Machine Evens Sushi-Making Playing Field
RENEE MONTAGNE, HOST:
And our last word in business today: sushi bot.
It's where raw fish and robots meet up. More specifically, it's a cutting-edge, sushi-making machine. A company called Suzumo introduced a prototype at a food expo in Tokyo last week.
(SOUNDBITE OF MUSIC)
UNIDENTIFIED ANNOUNCER: It is true that a skilled chef has trained for a long time. However, with Suzumo sushi-making machines, everyone can make stable-quality sushi very easily.
MONTAGNE: There's no price yet for the 20-pound, countertop device. But it is reportedly about 10 times quicker than the most productive sushi chef out there. It has a robotic hand that grabs chunks of rice from a bucket, and forms them into sushi rolls â lots of them. It can churn out 3,600 rolls an hour. You can have that for a party. More than you might need at home, definitely, but maybe just the ticket for a busy downtown sushi counter.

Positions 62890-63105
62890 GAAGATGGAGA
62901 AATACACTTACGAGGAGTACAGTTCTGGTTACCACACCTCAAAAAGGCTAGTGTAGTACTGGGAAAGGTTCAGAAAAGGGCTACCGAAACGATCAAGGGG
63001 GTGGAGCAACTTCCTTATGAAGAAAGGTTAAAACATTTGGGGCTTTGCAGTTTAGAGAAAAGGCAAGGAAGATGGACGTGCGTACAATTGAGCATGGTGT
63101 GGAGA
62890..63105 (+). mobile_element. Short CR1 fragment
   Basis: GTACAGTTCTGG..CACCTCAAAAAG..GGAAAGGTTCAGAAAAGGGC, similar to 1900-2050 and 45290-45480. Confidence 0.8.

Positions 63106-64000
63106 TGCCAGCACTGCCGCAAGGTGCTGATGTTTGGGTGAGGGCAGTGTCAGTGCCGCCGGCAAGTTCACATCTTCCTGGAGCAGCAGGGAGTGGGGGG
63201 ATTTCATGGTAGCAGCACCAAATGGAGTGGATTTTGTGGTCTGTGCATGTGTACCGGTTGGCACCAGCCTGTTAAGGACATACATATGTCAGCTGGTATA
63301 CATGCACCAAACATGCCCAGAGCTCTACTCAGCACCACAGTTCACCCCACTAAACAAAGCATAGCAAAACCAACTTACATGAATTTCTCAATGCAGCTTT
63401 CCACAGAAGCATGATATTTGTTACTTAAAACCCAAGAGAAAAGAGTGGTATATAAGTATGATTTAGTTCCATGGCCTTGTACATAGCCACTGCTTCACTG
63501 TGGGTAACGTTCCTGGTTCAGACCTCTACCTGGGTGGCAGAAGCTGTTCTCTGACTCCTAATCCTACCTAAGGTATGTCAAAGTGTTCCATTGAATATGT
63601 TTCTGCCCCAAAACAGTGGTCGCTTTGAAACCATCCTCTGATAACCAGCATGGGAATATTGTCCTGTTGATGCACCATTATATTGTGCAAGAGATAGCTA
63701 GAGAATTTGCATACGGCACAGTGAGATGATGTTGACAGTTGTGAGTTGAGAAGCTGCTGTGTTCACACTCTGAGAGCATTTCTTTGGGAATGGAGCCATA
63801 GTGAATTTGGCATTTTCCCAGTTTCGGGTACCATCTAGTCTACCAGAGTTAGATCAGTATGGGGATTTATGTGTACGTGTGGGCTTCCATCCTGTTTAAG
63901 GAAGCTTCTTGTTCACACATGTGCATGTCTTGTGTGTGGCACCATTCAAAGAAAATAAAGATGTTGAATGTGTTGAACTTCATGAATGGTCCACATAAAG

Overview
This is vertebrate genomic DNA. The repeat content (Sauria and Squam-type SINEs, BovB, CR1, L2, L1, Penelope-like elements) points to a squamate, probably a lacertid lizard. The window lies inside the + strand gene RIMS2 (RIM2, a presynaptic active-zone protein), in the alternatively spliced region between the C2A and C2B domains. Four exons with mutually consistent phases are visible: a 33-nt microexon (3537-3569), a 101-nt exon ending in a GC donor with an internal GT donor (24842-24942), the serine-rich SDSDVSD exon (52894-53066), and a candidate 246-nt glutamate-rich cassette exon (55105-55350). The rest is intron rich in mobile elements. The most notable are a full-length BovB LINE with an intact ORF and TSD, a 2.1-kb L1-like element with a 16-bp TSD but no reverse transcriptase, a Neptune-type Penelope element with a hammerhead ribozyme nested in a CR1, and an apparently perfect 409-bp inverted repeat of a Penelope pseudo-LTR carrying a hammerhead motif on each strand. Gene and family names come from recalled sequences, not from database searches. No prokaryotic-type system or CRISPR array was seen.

And that's the business news on MORNING EDITION, from NPR News. I'm Renee Montagne.
STEVE INSKEEP, HOST:
And I'm Steve Inskeep.
NPR transcripts are created on a rush deadline by Verb8tm, Inc., an NPR contractor, and produced using a proprietary transcription process developed with NPR. This text may not be in its final form and may be updated or revised in the future. Accuracy and availability may vary. The authoritative record of NPR’s programming is the audio record.